As I have mentioned in other posts, this semester I trying to maximize the number of intuitive visualizations for my students to master economic and mathematical concepts more in my teaching, as well as develop my own R skills. For my intermediate microeconomics course, I recently put together an interactive Shiny App with R that demonstrates the effect of a tax on consumers and producers.
Simply input your own (inverse) demand and supply functions and the size of the tax, and the graph and summary will update with the market equilibrium and the surpluses lost by the tax.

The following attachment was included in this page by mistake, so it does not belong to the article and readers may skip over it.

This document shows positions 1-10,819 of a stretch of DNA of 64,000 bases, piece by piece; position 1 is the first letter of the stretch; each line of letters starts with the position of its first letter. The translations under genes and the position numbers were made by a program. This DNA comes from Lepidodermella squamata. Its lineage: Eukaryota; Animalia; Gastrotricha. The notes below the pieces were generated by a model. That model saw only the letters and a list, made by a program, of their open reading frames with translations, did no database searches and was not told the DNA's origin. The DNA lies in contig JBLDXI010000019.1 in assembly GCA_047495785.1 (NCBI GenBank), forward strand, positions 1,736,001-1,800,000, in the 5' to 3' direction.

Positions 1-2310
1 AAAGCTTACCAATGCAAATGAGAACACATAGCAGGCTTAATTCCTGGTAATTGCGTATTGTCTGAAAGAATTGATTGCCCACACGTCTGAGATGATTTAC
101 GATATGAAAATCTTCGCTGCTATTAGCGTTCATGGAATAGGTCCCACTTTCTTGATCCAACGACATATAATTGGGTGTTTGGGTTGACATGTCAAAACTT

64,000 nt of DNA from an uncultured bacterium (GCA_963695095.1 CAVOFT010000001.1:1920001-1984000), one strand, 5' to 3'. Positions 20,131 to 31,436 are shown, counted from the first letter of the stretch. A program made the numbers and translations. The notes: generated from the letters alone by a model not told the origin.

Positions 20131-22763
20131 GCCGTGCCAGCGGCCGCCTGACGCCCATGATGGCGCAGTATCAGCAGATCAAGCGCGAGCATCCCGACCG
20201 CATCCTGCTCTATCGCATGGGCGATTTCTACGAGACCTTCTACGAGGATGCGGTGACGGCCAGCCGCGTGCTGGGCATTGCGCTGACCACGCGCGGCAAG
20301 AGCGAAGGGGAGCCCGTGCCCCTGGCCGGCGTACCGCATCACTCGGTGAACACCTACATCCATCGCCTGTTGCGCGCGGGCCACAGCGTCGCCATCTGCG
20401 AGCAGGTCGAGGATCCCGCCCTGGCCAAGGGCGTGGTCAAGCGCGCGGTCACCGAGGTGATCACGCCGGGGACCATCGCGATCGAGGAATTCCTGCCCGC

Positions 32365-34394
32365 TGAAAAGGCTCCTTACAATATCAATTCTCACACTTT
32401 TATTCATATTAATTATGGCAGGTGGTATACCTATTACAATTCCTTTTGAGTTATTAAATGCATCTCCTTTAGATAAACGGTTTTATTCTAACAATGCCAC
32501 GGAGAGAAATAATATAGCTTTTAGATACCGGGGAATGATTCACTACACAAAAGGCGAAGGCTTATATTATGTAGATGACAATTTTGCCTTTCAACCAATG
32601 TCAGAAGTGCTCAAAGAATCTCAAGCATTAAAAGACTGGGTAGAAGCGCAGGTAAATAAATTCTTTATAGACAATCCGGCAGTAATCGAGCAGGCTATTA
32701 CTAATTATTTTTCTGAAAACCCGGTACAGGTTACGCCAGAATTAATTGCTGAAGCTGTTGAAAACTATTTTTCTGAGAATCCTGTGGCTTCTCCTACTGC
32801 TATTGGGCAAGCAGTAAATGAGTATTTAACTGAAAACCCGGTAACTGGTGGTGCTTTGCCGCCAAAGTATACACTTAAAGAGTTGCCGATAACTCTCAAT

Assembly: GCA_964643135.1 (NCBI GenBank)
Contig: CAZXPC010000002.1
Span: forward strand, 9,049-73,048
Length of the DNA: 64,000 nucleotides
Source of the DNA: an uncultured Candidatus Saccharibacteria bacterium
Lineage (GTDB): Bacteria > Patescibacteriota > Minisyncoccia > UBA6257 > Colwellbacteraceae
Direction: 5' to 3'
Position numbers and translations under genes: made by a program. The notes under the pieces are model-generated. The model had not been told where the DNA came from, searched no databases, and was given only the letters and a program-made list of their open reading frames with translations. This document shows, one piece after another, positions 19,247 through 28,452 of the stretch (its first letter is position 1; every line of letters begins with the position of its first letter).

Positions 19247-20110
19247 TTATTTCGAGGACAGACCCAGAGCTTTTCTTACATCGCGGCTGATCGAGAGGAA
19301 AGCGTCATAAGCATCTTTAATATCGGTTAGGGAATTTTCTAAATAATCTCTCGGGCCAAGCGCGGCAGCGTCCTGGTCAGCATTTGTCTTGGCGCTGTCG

For my econometrics course this semester, I have been using R to help students visualize linear regression models. Running a regression in R is quite simple, as is intepretting the results, with a little bit of training. However, I emphasize that I want students to understand what is happening “inside the black box” of regression. I discourage blindly trusting R’s opaquely simple input and output, and get students to learn what R is doing under the hood, even if they will never have to manually estimate the model themselves.